- Meals by a certain time frame.
Example: I've set my rules as breakfast between 1 p.m. and 2 p.m.; and as soon as you realize you've missed the time frame you force yourself to drop whatever you're doing and go eat.
- Chores within a certain window of time.
This one needs to be a hard fast rule. You set a goal time of say 4 p.m. and set an alarm if you have to. Do this first time slot for a week. Then evaluate.
Does this time slot work?
Do you have your errands run for the day by this time?
Is it hard to get going on the chores when it's at this time?
Does it make it easier to flow into making one of your meals with chores being on the beginning of the hour?
Make adjustments via 30 minute increments. If you find you can't really get shit done in the afternoons, flip it to A.M..
Try to start the chores in the hour time frame of 9 A.M. and adjust by 30 from there. Within three months, you'll find the sweet spot.
- Set realistic daily goals.
When I say realistic, I mean write down your baseline that you find you manage every day. Aim to hit those every day to the point that they become instinctive.
- Add new daily goals slowly.SLOWLY. It's reached the point that no matter how I feel I still try to do at least five dishes. Now I know that doesn't seem like much but when you're sick, fives dishes here and five dishes there can keep the kitchen from going under. Daily things can be added like drawing practice (for those with that inclination), writing (even if it's just typing out "I don't know what to say" you'll get bored of that pretty quickly and something will happen) or say washing one window a day.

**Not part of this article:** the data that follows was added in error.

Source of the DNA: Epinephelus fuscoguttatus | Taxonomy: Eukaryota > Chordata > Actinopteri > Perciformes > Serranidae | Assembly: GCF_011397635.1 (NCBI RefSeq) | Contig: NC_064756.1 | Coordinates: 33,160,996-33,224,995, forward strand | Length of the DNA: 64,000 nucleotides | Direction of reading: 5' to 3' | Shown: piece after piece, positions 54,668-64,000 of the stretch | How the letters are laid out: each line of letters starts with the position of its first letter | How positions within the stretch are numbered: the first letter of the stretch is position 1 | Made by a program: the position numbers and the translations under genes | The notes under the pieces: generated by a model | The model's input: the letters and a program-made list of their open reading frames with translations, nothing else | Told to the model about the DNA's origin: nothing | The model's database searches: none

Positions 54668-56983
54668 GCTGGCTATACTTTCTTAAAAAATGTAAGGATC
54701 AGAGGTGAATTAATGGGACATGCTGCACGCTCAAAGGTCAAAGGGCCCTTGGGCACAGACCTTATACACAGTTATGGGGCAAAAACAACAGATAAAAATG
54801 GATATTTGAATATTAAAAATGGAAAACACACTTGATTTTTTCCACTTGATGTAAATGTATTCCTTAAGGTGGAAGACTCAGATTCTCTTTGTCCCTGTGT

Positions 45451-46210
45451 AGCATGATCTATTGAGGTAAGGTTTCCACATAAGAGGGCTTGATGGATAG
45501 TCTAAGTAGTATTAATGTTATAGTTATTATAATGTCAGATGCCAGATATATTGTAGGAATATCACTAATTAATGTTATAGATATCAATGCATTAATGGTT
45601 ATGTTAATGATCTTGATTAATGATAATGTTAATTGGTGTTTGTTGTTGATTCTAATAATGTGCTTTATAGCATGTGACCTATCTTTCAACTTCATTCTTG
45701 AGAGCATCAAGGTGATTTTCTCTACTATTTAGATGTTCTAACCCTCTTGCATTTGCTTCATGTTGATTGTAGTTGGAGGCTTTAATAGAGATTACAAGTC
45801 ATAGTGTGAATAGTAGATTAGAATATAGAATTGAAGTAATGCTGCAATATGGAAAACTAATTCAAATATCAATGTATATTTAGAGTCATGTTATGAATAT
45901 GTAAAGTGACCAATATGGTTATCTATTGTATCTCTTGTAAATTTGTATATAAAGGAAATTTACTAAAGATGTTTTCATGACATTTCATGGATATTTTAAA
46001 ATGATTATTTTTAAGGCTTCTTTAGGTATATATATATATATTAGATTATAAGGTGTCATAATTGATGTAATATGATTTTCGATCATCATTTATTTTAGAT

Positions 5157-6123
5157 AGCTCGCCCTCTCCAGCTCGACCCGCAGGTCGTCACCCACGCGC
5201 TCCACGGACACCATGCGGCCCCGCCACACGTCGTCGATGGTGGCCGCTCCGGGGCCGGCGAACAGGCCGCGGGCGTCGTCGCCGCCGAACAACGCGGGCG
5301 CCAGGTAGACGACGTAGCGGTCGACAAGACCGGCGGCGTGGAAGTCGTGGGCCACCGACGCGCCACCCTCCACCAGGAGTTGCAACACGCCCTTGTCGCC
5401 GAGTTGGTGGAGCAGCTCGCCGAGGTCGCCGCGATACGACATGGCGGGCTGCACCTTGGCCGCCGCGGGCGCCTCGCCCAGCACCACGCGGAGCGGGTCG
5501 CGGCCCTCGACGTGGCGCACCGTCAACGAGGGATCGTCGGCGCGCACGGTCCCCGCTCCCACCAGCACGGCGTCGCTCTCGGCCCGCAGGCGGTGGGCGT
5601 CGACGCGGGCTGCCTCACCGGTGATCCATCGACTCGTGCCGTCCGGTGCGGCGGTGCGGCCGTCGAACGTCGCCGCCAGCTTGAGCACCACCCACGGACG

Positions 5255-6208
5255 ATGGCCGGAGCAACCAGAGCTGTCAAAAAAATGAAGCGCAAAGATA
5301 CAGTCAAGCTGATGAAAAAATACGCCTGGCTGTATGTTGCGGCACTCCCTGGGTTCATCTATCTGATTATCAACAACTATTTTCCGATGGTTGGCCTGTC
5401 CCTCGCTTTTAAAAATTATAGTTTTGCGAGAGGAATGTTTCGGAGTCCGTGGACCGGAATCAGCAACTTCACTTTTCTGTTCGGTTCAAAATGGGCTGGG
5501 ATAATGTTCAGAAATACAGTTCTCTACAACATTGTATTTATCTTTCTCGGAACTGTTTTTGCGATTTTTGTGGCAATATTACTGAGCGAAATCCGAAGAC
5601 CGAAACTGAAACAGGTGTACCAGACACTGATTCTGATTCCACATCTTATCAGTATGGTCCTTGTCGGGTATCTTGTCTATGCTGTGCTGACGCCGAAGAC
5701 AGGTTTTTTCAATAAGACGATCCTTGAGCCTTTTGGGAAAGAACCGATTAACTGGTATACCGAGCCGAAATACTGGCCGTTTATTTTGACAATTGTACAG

If you fall off the wagon one day, that's okay. Start over from the day before and keep going.
- Honest treats and rewards for yourself when you achieve goals.
Things like you get to binge on your favorite TV once you've managed to keep the dishes more washed for a month. Managed to vacuum at least once a week for six weeks and it's now a habit to do it on day (insert). You get your favorite beer once you hit a two month mark on something. A cup of your favorite tea(s) at the end of each day so that you can savor what you've done. And be honest about whether or not you've earned. Sometimes we have days were it's just better to shut the doors and windows and hide under blankets. Stay hydrated those days, but no rewards. The point is to be in control of your life enough so that those days don't put you behind in taking care of yourself and your world.
- Break tasks and goals down by daily, weekly and monthly.
Break your daily tasks down (mail, dishes, cleaning the dandruff off the cat, brushing your teeth, etc). These are your bare minimum and it's okay if those are all you manage. Now add in the weekly but spread the weeklies out over the week. Don't do them all in one day. Do trash round up every three days. Do vacuuming once a week (twice if you have pets and members of the family have allergies if you have a place that is all carpet). Laundry gets a specific day. CHANGING YOUR BEDDING GETS ITS OWN DAY AND PREFERABLY ON A DAY YOU'RE DOING LAUNDRY.
Monthly tasks: decide at the beginning of the month when you're going to do them. No I'm serious. Things like, scrubbing the tub, cleaning a shelf on the fridge (this can be done over three days time honestly), washing windows (when was the last time you did that?), etc.
Those are the most basic rules that I can derive from my personal experiences over the past several years. It's taken awhile to figure them all out. And to be honest, you should probably write them out. For whatever reason, we remember things better (right now) by writing them out. Don't let the computer program auto-finish it for you.
Print off a checklist for your week. Divide it into days. Keeping taking care of yourself and your home in bite sized chunks is a building block to later improvements.
So it doesn't really matter if you like the Bullet Journal method, a normal planner or what not, employ it. You're worth the effort.